l LOCAL NEWS. I I CHESTER CATHEDRAL. I SERVICE LIST FOR WEEK COMMENCING DEC. 16. SATURDAY, DECEMBER IOTH.—Morning, 8.0: Holy Com- munion. 10.15: Service, Frost in D; anthem, Have mercy upon me" (Palestrina) Evening. 4.15: Service, Iliffe in G anthem, Awake, awake (Stainert SUNDAY, DECEMBER 17TH (3rd Sunday in Advent. Ember Week), Morning, 8.0: Litany and Holv Communion. 10.30: Service, Best in C; introit, hymn 312; Holy Com. munion (Merbecke); preacher, the Canon in Residence. Evening, 3.3): Service, Ousely in B flat; anthem, "Thus saith the Lord of Hosts, &c." (Handel); hymn 355. 6.30: Magnificat and Nunc Dimittis to Chants; processional hymn, 291 hymns 50. 52, 550; preacher, the R6v. W. H. Hutton, B.D. Hymn 39a, sung kneeling, before the Bene- diction.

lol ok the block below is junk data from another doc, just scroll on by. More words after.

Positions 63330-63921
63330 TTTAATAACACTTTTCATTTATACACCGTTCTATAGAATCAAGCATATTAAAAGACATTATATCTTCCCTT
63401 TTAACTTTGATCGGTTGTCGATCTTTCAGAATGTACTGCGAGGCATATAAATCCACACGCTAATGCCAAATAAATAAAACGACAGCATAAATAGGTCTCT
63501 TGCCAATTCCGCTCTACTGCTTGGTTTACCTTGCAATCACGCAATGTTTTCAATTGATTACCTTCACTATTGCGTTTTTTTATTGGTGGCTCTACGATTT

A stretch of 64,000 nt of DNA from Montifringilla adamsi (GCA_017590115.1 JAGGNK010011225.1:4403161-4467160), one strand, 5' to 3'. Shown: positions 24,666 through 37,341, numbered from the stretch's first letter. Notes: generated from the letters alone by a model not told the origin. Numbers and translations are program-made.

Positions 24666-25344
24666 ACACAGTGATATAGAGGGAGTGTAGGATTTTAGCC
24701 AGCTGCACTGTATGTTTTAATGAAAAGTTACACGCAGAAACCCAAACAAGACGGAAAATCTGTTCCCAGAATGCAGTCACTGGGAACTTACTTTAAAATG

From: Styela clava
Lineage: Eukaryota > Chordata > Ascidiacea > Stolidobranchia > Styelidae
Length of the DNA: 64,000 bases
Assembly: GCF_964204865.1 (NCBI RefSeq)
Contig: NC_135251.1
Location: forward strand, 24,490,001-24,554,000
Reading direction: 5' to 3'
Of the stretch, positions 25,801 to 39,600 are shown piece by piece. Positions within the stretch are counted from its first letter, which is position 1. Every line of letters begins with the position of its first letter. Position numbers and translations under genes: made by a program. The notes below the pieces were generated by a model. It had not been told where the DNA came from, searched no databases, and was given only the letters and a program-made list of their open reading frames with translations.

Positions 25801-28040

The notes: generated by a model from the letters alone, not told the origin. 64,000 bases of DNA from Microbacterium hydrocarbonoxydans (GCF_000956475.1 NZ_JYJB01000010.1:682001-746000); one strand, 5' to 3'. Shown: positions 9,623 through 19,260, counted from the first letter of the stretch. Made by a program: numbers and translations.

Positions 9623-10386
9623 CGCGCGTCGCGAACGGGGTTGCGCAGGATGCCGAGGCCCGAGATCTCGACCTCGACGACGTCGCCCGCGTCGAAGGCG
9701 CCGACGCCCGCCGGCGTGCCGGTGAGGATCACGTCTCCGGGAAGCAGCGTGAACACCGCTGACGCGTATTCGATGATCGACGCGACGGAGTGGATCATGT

Lord and Lady Tollemache arrived at Peckforton Castle on Thursday from London. The "Daily Telegraph" says Sir John Brunner has been offered a peerage, but it is believed he does not wish to accept the honour. Speaking on Tuesday at Selattyn at a Con- servative meeting held in support of the candida- ture of Mr. W. Clive Bridgeman, Lord Harlech vigorously denounced the policy of Home Rule. Mr. W. G. C. Gladstone is at Hawarden entertain- ing friends for a shooting party, but owing to the unfortunate death of an under-keeper, Robert Hardy, on Thursday, suddenly, the shooting has been postponed. The Bishop of Chester has appointed the Rev. F. A. Macdona, M.A., rector of Cheadle, to be Rural Dean of the Rural Deanery of Stockport in the place of the Rev. Canon Symonds, M.A., who has resigned. Lord Harlech, Lord Enniskillen, Mr. Townsend, Mr. E. Oakley, Mr. Wood, and Mr. Hugh Peel shot over Lightwood Hall, Blake's Wood, Osier Bed and Heath's Wood, on the Brynypys Estate, one day last week, and had very good sport. The bag consisted of 500 pheasants, 20 hares, and 60 rabbits. The death is announced from Trefriw of Mr. F. Kitchen, a Justice of the Peace for Carnarvon- shire and a considerable landowner in North Wales. Quite recently Mr. Kitchen bought the Caldy Manor Estate, Cheshire, for £ 60,000, and had contemplated developing it. He died sud- denly in bed late on Monday night. The Marquis of Cholmondeley left London on Saturday for Cholmondeley Castle. Earl Egerton and the Duchess of Buckingham have returned from London to Knutsford. An engagement is announced between Graham, second son of Henry Partridge and Mrs. Partridge, of Castle Hill, Blechingly, Surrey, and Marian Clouston, youngest daughter of E. C. Thin and Mrs. Thin, of The Uplands, Noctorum, Cheshire. 2c>th, ni1^90!6 f £ e ^Jltake place on Thursday, January Mrs. ni.%?? 6? at Christchurch, Higher Bebington, between Edgar Lancdot, youngest son of the Rev. Henry Sharlock, of Bildeston. Suffolk, and Barbara May, youngest daughter of G. H. Eaton, of Gorsey Hey, Higher Bebington. Alderman W. H. Vaudrey, of Manchester, upon whom the King has conferred the honour of knighthood, traces his ancestry back to an old Cheshire family of Vaudrey, some of whose repre- sentatives were prominent residents in the Bowdon district between the years 1500 and 1700. Countess Grosvenor, Lady President of the St. George's, Hanover-square, District of the League of Mercy, was present on Monday afternoon at a drawing-room meeting held, on the invitation of Mrs. Lumley Holland, at 5, Wilton-crescent. Lady Grosvenor explained the working of the organisation, and the results attained in her district. A marriage has been arranged between Roger Charlton Parr, of Killichronan, Isle of Mull, only son of Mr. J. Charlton Parr, of Grappenhall Heyes, Warrington, and Staunton Park, Hereford- shire, and Juhan Mary, elder daughter of Lieut.- Colonel the Hon. Robert J. O. Jocelyn, of Tulla- more Park, co. Down. The death of Lady Rawson. wife of Admiral Sir Harry Rawson, the Governor of New South Wales who was accompanying her husband to Sydney, is announced from Colombo. Lady Rawson died on board the Orient Pacific steamship Ormus in the Red Sea on the 3rd inst. She was the daughter of the late Mr. John R. Shaw, of Arrowe Park, and married Sir Harry Rawson in 1871. Mr. Martin Hall, younger son of Lieut.-General 'Julian Hall, lately of the Coldstream Guards, was married on Saturday at Holy Trinity Church, Brompton, to Alice, daughter of the late Mr. W. W. Hasler, of Aldingbourne, Sussex, the Dean of Ripon, cousin of the bridegroom, officiating, assisted by the Rev. W. W. Kelly, vicar of Aldingbourne. The bride was wearing a costume of ivory satin duchesse draped with antique Brussels lace, and trimmed with silver sequin embroidery, and a long Court tram of brocade was veiled with Brussels lace. Master Geoffrey Holt and Master Patrick Payne acted as train-bearers, attired in Court suits of white cloth, with lace jabots; and there were five brides- maids-Miss Joan Hasler, Miss Agnes Hall, Miss Barbara Stnckiand, and the Misses Geraldine and Molly Grey. Mr. Henry P. Hussey, son of the late Mr. Edw. Hussey, of Scotney Castle, Lamberhurst, Kent, was married at Holy Trinity Church, Sloane- square, London, on Monday afternoon, to Miss Margaret Peel, daughter of the late Mr. Edmund Peel, of Bryn-y-pys; Flintshire. The service was ohoral. The Bishop of Bangor (uncle of the bride) officiated, assisted by the Rev. H. H anni co, rector of Grendon, Warwickshire. There were six bridesmaids. The bride was married in a drees of white ivory, satin, with semitrain covered with a coat of old Brussels family lace (which was worn by the iateLady WillougW de Broke, ifrea-t-aunt of the bnde, at her own weddintr over. Bixty years ago), arkl Brussels o -over a tiara of orange blossoms. The reception, held at fo, Eaton-square, leot by Mr. J. Eldon Bankes, was largely attended.: Early in the afternoon Mr. and Mis. Honry P, Hussey left for the Riviera, where they will spend their honeymoon. SALE OF A CHESTER BAYEl?'S" SHOP.- On Saturday Messrs. Cunnah and Roberts put up for auction at the Blossoms Hotel the baker's shop and dwelling-house, Nos. 11 and 12, Christleton- road. Mr. R. Walton became the purchaser at £ 510. Messrs. Bridgman, Weaver and Wild acted as solicitors to the vendor. AN ABSCONDING PAUPER.-On Monday, at the County Police Occasional Court, before Air W. Williains, Joseph Blake, an inmate of Chester | Workhouse, was charged with running away from the institution with the suit of clothes he re- ceivcd from the guardrana. Prisoner disappeared on the. 16th of Sept., and presented himself at the orkhouse on Saturday. He was sent to gaol for ftevon days. CHESTER BOARD OF GUARDIANS.-Tho: fortnightly meeting of the Chester Board of Guar- dians was held at the Workhouse on Tuesday.-Mr. T. Knowles mentioned that there were now forty children under four years of age, Mid gifts of toys would be very acceptable. He was sure the appeal had only to be made to the public for there to be a liberal response.—It was docid-ed to give the children in the Children's Homos the usual Christmas treat, with roast beef and plum pudding, on Christmas Day.-Miss; Mary A. Coleclough, of Longton, Staffs., was appointed by a majority of one vote as female at- tendant on the imbeciles. There was only one other candidate. CHESTER AMATEUR MINSTREL SOCIETY —An excellent concert was given by the members of this troupe on Monday evening, in the Lecture Hall, Saltney. A good programme was provided, and the audience shewed their appreciation of all the items rendered. The troupe kept the audience in roars of laughter by their comic songs and jokes, The interlocutor was Mr. Alf. Thompson. The following was the programme :-OpeniDg chorus, Branigans' Band," The Troupe; comic song, "Trifling oécurrences." .T oe Parry; comic song, When r woke up in the morning." Jim Green; song, "The Boys of the Lifeboat Crew," Mr. Alf Thompson; eomic song. I can't come out to-day," Will Deer; song, Queen of the earth," Mr. Will Dutton; comic song, "Stop yer tickling, Jock" (encored) Jock Amos song, Under the Deodah," Joe Mealing; comic song. I've brought the coal." Mr. Harry Sinclair; closing chorus, "The Church Parade," leader, Mr. R. E. James; stump speech, Will Deer; song, The trumpet call, Will Dutton; selection by the C.A.M.S. quartette; comic song (encored), Little Griff; selections on fairy bells, Mr. A. Prince; character song, "Tobermory", (encored), Jock Amos; character song, Harold Darlington. The programme eemiriuded with a laughable farce, entitled Immanuel's Ghost," in which the characters were ably sustained by Messrs. J. E. Caldecutt, Joe Mealing and Will Deer. THE WRONG HORSE.-At Chester Countv Court on Thursday, before his Honour Judge Sir Horatio Lloyd, Hobert Hewson, general dealer, Chapel-lano, Chester, brought an action against Robert Rose, furniture remover, 2, Spital-walk, Chester, to recover 22. 2s. Mr. Brassev was for the plaintiff and Mr. R. T. Morgan defended. Mr. Brasscy stated that plaintiff rented a field at Deo Banks, Boughton. and had four horses there. One was a black mare. In a field adjoining was a bay mare which defendant had hired. Defendant wanted a horse to go with a load of furniture to Rhydymwyn, near Mold, on Monday. August 28th. and his man, instead of takng the bay mare (whioh shortly afterwards had to go to the knacker's), took plaintiff's black mare, which defendant himself helped to put in harness. The black mare was missed, there was a hue and cry, and the cause of its absence discovered. De- fendant explained that a mistake had been made. and telephoned to Mold for the mare to be re- turned. Plaintiff had hired the black mare to a man named Magee, who first reported its absence from the field. The black mare was recovered. but was unable to work until the following Saturday, owing to a swollen shoulder through the mis-fitting collar defendant used.—Plaintiff gave evidence.—Mr. Brassey: Is defendant short- sighted or blind that he should mistake a black mare for a brown one?—Plaintiff: I don't know.— Thomas Magee spoke to having hired the black mare from plaintiff and finding it missing. He also said that when the mare returned it was "done up." The defendant's horse was a dark bay. about Ig hands smaller than plaintiff's.—Mr. Morgan argued that it was a pure mistake; and defendant in the witness-box Supported this stated ment., saying his own horse was quite fit to t-ako the journey to Mo'd, which wa^ twelemile5. lipo offered plaintiff the use of his dark bay bpree.,i He met the other horse as it was returning,' and'1, did not see anything the matter with it. The collar fitted plaintiff's mare. which was of the same colour as the one he had hired.—The Judge said j there was no doubt defendant had made a mistake. He did not think the damages claimed were too 'high. and he crave judgment for plaintiff. hiP?hH. EASANTS! PHEASANTS! 6uitable for Christmas Gifts, at lowest market prices.—J. Southard and Co. (Market Square), 52, Northgate- street, Chester. TeJeohone 2Y. ( Don't miss Denson'* Port Wine for the X-na,i Season; extraordinary value at Is., Is. 6d, 2s., 2s. 6d. ocr battle.